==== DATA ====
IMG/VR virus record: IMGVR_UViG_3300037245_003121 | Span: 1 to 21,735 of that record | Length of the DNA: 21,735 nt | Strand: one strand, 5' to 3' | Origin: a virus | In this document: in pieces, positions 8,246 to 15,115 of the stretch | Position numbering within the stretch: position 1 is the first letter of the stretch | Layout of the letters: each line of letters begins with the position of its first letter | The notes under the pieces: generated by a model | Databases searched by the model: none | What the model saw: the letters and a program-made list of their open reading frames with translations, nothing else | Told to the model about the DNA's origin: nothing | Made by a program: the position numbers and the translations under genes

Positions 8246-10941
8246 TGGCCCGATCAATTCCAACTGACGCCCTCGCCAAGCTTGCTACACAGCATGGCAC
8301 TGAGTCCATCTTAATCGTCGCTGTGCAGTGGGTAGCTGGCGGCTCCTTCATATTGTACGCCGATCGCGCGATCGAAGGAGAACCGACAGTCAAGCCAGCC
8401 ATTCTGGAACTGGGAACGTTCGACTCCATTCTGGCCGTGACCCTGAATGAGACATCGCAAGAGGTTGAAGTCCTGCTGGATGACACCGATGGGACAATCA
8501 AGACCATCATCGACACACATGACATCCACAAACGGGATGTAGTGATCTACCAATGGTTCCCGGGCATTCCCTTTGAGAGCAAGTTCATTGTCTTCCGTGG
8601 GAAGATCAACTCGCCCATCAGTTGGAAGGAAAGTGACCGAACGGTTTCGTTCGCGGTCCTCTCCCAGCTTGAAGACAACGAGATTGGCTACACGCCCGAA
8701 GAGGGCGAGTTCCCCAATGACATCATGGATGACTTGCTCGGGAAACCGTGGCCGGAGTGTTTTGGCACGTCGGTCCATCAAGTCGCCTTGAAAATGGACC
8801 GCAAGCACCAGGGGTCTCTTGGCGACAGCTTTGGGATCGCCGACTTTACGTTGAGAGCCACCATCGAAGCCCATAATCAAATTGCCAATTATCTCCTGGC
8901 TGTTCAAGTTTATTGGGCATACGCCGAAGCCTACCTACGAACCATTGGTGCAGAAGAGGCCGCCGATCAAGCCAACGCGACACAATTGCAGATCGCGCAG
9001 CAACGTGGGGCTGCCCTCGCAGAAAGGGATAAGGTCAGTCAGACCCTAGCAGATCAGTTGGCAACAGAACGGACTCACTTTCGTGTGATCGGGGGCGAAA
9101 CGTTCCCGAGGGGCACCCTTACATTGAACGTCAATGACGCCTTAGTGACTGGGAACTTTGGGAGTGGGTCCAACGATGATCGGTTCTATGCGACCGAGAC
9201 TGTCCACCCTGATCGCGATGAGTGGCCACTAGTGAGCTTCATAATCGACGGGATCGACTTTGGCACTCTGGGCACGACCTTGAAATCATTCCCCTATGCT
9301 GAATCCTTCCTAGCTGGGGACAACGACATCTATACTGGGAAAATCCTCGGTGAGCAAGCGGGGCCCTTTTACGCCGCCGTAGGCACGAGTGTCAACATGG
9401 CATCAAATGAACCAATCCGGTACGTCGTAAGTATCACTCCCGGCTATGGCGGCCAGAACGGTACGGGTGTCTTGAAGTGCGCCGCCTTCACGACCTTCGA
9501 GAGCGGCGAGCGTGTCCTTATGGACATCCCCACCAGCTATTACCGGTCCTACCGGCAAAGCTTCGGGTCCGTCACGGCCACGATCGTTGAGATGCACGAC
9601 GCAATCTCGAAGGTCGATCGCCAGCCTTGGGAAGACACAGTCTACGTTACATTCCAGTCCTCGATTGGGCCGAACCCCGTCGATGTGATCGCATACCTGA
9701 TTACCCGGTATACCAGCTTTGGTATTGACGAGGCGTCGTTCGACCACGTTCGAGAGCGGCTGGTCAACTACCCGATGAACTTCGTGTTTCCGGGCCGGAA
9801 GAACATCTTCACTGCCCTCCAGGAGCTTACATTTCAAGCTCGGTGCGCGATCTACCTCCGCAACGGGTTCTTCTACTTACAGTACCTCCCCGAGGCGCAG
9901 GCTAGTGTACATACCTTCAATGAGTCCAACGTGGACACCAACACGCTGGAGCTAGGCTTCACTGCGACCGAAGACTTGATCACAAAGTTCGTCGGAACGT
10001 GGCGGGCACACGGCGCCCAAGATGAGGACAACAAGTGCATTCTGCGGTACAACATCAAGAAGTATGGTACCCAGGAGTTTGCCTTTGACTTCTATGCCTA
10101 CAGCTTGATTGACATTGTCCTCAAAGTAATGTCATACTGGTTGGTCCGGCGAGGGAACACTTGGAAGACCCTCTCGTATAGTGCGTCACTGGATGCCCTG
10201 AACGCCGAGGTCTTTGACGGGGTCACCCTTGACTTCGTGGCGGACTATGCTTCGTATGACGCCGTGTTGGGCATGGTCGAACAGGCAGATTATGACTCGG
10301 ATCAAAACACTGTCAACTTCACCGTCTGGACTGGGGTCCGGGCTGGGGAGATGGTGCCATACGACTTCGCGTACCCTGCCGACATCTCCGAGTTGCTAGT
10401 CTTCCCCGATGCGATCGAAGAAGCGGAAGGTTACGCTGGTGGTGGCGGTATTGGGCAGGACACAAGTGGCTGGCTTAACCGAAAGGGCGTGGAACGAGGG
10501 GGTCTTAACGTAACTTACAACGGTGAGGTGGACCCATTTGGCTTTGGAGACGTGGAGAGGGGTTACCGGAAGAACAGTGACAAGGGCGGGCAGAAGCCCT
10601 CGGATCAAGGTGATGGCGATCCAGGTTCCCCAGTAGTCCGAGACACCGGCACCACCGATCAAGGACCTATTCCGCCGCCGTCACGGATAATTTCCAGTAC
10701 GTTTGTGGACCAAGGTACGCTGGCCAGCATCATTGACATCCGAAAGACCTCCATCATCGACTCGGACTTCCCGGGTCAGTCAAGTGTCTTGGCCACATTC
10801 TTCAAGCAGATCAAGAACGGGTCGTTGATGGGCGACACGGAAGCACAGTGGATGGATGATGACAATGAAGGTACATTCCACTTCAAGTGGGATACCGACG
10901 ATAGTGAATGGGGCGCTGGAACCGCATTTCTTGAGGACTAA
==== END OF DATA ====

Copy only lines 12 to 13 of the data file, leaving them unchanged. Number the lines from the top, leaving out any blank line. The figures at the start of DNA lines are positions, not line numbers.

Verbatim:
9101 CGTTCCCGAGGGGCACCCTTACATTGAACGTCAATGACGCCTTAGTGACTGGGAACTTTGGGAGTGGGTCCAACGATGATCGGTTCTATGCGACCGAGAC
9201 TGTCCACCCTGATCGCGATGAGTGGCCACTAGTGAGCTTCATAATCGACGGGATCGACTTTGGCACTCTGGGCACGACCTTGAAATCATTCCCCTATGCT